Wednesday, July 25, 2012

Transformers Feature: SDCC 2011 "First Edition" Optimus Prime

The longer the Transformers franchise stays alive, the more toys with the same name are created. The single most egregious example is, of course, Optimus Prime. The TFWiki page for Generation One Optimus Prime toys lists dozens upon dozens of items. While G1 is certainly the largest offender, when you add all the other continuity families that Transformers has embraced over the years, it's easy to see how trying to come up with a concise way of naming each specific Optimus Prime toy can become a challenge. This problem was not helped when the name of the most recent iteration was announced: Transformers: Prime. If I really wanted to be glib, I could call this toy Transformers: Prime Optimus Prime, or perhaps worse yet "Prime Prime" (although these admittedly would work equally well for several other toys, not just this San Diego Comic-Con exclusive).

This SDCC exclusive was the very first toy released for the Transformers: Prime series. An entire series of "First Edition" toys was intended to follow at mass retail shortly thereafter, but were ultimately relegated to becoming Toys R Us exclusives more than half a year later (and many toys created for the "First Edition" line ended up not being available in the States until much later... if at all). Like Animated before it, the entire first season of the Prime cartoon had already completed its initial run before the line made it to stores. This is probably at least somewhat intentional, to drum up enthusiasm for the toys by getting kids familiar with the characters, but I think that someone needs to rethink their planning process, because it seems to me that the result has been that far too many toys are getting designed for intended American retail release that our stores end up never getting.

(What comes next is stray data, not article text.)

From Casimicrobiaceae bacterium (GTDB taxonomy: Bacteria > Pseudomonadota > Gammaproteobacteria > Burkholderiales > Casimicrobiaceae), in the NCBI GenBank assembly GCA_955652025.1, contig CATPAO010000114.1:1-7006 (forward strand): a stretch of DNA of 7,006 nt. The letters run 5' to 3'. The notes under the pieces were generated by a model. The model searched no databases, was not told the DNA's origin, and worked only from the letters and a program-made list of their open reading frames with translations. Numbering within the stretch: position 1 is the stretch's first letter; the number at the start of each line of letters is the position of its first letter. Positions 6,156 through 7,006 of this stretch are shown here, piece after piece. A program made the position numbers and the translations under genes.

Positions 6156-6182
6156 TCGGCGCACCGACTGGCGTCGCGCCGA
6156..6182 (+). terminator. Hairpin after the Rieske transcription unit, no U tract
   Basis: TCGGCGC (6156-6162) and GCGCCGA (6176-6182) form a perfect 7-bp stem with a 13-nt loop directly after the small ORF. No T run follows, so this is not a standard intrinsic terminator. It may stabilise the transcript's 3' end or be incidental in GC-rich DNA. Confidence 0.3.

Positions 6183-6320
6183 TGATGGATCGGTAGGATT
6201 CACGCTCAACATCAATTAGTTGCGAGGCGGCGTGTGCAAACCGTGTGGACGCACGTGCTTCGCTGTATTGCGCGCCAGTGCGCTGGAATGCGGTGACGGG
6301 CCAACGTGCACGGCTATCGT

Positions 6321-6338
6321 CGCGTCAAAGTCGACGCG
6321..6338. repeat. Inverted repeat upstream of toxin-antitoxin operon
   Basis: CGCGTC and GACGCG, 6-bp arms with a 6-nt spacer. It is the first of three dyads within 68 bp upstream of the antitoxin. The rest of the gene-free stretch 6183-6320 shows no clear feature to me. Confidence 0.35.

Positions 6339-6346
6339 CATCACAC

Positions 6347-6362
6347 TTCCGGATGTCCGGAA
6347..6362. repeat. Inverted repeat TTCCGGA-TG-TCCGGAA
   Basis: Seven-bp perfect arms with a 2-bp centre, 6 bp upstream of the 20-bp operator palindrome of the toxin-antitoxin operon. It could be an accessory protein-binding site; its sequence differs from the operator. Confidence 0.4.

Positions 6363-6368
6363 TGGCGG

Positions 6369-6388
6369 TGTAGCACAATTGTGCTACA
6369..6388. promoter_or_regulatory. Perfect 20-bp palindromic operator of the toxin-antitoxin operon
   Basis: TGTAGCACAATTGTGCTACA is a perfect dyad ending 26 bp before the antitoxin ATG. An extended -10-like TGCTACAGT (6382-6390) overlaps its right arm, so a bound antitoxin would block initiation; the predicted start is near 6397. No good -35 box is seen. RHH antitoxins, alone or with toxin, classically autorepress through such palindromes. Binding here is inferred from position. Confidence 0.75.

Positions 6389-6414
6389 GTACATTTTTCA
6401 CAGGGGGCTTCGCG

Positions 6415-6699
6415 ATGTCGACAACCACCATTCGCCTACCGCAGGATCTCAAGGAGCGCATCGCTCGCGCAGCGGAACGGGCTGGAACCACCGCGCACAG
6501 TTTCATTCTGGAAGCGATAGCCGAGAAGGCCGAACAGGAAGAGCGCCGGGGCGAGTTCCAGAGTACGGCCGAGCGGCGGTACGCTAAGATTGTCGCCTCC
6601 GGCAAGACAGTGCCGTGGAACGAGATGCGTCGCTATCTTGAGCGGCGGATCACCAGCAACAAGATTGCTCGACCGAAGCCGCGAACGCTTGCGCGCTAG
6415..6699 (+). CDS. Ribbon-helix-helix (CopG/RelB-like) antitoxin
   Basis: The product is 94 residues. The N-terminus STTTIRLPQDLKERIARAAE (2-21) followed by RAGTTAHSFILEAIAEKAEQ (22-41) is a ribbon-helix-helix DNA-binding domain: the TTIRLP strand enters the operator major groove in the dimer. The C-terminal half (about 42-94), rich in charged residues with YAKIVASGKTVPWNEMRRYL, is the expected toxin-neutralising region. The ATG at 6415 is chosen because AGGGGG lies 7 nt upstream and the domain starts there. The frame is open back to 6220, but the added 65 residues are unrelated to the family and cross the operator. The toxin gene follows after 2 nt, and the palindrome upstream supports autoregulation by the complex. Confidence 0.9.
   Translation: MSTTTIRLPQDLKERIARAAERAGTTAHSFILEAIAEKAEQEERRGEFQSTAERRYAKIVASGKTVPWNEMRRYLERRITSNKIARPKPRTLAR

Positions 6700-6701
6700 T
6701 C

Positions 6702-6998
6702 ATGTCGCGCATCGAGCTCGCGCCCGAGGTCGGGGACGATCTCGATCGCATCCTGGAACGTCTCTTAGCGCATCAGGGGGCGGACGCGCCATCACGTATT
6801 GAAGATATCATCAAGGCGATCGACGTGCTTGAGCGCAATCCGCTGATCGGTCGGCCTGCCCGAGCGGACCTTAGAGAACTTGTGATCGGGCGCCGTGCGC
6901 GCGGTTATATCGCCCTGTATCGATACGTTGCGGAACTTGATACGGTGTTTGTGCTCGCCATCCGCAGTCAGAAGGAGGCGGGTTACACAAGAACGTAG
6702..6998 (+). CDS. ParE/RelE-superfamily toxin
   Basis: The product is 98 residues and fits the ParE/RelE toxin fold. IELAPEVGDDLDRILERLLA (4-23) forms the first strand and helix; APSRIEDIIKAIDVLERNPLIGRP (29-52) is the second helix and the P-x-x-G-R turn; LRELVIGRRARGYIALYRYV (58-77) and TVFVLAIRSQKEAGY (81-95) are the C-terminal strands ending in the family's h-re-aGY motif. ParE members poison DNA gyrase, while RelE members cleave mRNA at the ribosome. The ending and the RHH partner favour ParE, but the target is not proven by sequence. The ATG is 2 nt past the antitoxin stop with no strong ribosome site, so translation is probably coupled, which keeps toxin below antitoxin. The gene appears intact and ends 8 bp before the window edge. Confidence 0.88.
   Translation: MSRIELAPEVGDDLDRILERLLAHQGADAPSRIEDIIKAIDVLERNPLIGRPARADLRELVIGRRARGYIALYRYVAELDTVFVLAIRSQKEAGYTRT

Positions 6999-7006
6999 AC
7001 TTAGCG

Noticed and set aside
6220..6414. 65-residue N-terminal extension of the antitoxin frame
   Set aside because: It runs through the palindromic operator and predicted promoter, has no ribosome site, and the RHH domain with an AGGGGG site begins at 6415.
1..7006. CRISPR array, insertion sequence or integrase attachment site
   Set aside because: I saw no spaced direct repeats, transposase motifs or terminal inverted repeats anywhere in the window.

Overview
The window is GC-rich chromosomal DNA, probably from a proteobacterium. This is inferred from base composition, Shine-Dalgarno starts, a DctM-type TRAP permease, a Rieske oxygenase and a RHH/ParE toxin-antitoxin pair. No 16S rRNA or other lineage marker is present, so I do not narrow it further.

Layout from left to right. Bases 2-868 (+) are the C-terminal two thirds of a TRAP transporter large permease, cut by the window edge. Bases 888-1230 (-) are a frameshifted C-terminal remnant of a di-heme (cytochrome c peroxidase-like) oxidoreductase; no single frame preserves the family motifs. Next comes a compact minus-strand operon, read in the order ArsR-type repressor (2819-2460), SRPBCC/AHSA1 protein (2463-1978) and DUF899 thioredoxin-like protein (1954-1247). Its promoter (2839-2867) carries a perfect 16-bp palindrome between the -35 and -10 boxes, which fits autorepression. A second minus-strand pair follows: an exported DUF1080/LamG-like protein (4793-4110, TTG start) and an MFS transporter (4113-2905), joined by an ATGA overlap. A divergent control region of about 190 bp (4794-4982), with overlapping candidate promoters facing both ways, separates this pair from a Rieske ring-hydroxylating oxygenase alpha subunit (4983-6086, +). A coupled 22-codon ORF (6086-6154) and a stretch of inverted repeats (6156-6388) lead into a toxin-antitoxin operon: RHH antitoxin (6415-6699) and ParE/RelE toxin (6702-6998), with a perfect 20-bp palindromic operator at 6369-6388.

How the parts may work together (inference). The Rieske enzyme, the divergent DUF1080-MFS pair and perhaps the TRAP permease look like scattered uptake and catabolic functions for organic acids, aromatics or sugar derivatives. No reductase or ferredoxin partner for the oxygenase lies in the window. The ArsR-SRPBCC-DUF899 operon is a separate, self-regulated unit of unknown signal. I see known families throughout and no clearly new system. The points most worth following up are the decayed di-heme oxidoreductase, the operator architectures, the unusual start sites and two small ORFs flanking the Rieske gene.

Because SDCC is much, much larger than BotCon, there are a lot more of these toys made than your average BotCon exclusive. I don't know precisely how many, but this tends to be reflected in the selling price. Whereas BotCon toys often cost somewhere between three and four times as much as a toy using the same mold would cost at retail, SDCC exclusives are usually a bit cheaper. Not a lot cheaper, mind you. This toy cost about $20, which was still about twice as much as a toy of this size would normally cost (although even then, the retail price of this size was creeping above $10, where it had been for many years previously. Indeed, deluxe-sized toys coming out right now are being priced at $15 at Target and Toys R Us!), but most people expect to pay somewhat inflated prices for convention exclusives.